News Media BiasThe news media can be affected by some powerful biases.
"The man who reads nothing at all is better educated than the man who reads nothing but newspapers."
(Third President of the United States Thomas Jefferson, 1743–1826)
This quote is meant to entertain, and it obviously overstates the case against the news media. However, there is a lot of truth in the old adage "don't believe everything you read."
"The biases the media has are much bigger than conservative or liberal. They're about getting ratings, about making money, about doing stories that are easy to cover."
(American writer Al Franken)
Here are some of the best-known biases affecting the news media:
Commercial BiasThe first thing to remember when consuming news is that the news media is a business. It makes money from advertisers, whose payments are proportional to the number and quality of viewers it can reach. Public services (like the BBC) are not funded by advertisers, but they too need high viewing numbers to justify their existence. The bottom line is that the news media needs viewers. What attracts viewers? Interesting stories. Unfortunately, bad-news stories (e.g., conflict, crime, disaster) are far more interesting than good-news stories.
"For most folks, no news is good news; for the press, good news is not news."
(American journalist Gloria Borger)
This is related to Negativity Bias. As a result, the world looks a worse place when viewed through a news-media lens than it really is.
Temporal BiasIt is not uncommon when a country is at war for the front pages of its newspapers to be littered with trivial gossip about celebrities. This is because the news media needs to refresh itself constantly to keep itself interesting. The news media is biased towards the present. It knows that, in terms of attracting viewers, a breaking unimportant story outperforms an on-going important story.
Visual BiasViewers like pictures, and the news media knows it. As a result, a filmable or photographable story will have precedence over one that isn't. Unfortunately, the things that govern our lives (e.g., politics, policy and laws) do not make interesting pictures – unlike the milk float that fell off a bridge onto someone's shed.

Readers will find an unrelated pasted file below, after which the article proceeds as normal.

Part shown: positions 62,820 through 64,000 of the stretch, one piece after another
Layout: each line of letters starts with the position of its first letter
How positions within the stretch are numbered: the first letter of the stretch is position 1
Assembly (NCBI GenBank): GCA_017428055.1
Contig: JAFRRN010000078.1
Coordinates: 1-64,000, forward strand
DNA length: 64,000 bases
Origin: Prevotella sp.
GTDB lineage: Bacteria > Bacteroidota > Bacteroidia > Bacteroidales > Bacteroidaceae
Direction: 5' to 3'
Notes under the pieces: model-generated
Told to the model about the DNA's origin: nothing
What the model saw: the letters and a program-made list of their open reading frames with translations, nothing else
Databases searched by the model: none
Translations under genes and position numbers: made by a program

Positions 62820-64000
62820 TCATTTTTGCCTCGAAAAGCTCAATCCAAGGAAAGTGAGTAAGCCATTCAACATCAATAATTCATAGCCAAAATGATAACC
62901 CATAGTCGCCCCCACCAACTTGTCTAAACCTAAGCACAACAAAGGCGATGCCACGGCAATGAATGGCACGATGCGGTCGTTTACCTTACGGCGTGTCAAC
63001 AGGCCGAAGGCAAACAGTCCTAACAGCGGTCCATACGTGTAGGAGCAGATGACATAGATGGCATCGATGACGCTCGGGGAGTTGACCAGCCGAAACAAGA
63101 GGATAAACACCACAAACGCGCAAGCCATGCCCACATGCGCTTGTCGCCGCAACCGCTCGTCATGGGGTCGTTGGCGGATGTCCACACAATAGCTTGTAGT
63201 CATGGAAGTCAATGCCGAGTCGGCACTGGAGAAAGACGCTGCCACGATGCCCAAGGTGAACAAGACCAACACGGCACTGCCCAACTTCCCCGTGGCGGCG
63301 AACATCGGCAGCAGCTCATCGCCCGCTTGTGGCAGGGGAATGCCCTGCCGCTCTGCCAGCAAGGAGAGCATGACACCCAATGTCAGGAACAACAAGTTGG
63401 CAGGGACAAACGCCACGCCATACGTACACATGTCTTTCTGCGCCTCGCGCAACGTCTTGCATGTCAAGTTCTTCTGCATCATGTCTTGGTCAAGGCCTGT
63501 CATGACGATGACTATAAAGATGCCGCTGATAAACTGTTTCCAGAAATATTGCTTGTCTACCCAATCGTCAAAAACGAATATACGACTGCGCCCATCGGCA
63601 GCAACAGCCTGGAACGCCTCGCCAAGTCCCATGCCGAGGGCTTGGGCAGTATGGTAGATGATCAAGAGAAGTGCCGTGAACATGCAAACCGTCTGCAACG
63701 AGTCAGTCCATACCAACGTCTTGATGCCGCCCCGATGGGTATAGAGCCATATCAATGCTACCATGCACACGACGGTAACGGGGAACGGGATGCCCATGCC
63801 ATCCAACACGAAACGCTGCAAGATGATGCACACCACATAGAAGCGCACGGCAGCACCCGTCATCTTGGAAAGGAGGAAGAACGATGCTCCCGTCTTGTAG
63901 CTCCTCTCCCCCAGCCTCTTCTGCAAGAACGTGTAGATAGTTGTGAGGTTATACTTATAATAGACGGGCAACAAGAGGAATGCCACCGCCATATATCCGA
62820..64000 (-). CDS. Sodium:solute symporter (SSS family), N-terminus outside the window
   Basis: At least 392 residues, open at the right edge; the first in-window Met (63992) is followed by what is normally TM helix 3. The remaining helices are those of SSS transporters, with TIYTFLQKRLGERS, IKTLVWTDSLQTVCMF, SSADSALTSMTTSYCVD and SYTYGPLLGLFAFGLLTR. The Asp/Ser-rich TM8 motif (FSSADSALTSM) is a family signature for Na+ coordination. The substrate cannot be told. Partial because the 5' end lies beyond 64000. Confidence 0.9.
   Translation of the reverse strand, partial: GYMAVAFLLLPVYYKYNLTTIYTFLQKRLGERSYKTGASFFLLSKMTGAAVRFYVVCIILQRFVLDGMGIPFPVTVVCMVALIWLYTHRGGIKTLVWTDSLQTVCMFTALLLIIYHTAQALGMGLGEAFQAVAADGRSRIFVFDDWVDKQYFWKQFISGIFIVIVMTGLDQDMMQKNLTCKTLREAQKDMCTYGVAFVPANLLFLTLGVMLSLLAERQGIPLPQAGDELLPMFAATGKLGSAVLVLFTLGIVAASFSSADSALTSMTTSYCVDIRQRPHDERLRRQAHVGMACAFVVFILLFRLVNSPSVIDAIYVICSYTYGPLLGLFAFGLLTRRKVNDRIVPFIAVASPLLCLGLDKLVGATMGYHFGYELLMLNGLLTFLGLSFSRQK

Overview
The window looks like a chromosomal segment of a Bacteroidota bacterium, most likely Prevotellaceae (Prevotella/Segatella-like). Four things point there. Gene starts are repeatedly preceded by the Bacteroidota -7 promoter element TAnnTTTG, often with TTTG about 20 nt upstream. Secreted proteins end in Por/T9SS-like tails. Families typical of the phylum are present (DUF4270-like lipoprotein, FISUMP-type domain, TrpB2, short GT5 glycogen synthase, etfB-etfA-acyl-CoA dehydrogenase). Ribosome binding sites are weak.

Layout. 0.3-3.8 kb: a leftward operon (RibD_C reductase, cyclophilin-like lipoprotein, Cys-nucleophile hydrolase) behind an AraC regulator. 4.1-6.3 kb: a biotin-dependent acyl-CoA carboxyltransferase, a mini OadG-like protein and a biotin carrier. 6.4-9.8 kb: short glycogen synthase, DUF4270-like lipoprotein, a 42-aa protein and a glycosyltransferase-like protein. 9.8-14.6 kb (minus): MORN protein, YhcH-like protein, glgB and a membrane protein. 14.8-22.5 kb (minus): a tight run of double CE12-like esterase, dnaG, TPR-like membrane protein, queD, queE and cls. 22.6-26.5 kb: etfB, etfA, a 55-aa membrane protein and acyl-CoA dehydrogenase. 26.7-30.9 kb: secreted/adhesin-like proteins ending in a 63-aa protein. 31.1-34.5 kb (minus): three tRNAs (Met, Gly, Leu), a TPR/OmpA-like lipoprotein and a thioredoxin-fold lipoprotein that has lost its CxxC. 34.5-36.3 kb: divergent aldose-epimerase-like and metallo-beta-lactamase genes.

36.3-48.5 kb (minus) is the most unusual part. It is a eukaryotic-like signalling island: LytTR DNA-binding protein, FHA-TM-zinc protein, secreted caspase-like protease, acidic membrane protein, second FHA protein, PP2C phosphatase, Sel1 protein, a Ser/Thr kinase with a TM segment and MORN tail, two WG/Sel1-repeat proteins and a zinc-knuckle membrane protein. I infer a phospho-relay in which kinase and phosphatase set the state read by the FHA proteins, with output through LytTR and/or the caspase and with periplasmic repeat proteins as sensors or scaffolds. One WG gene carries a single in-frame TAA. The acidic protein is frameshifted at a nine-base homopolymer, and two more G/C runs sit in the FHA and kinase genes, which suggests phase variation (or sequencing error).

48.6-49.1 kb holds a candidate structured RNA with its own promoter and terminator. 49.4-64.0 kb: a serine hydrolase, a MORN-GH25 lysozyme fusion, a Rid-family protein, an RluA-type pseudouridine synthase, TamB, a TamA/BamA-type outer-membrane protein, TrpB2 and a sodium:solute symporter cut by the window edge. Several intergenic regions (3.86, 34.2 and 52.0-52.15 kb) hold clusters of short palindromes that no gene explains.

Narrative BiasThe news media likes stories. Ideally, a story should have some goodies, some baddies, a start, a middle and an end. If a news story doesn't have these components, journalists have a tendency to create them by forcing structure into the story or by tuning their language and coverage to demonise one of the participants. It gets worse. Once the storyline has been set, updates are forced into the narrative. After the story, the news media requires some time to lapse (what I like to call the "goldfish pause") before it can reinvent the participants in new roles. As a result, news that contradicts the storyline is less likely to be aired until after the "goldfish pause".
Fairness BiasThe act of trying not to be biased creates a bias. (No one said remaining impartial was going to be easy!) The journalistic code demands fairness in reporting, and many news media outlets manage this by trying to add balance to every story. In particular, this affects coverage on politicians and politics. To prevent being biased to one side, the media often seeks a reaction from the opposing camp. As a result, new policy always looks controversial and politics always seems contentious. New positive policies or announcements are routinely undermined by the media, who feel compelled to seek an opposing view, which might become more influential than it should by dint of its media coverage.
The BBC is so "fair", it often isn't fair, and its reporters and editors tussle with this idea constantly. For example, let's imagine that 99% of people think apartheid is inhuman and immoral and 1% think it isn't. A news programme covering this issue would present the idea as though it were a 50/50 debate (e.g., showing two street interviews with people against apartheid and two for). There is another dynamic at play: the workforce of the BBC is not representative of British society. A high proportion of the BBC's staff are way more liberal than the average person. As a consequence, the BBC's reporting tends to slant towards the views of the groupings within its workforce as opposed to the views of the country.
"The BBC is not impartial or neutral. It's a publicly funded, urban organisation with an abnormally large number of young people, ethnic minorities and gay people. It has a liberal bias, not so much a party-political bias. It is better expressed as a cultural liberal bias."
(Journalist and political commentator Andrew Marr)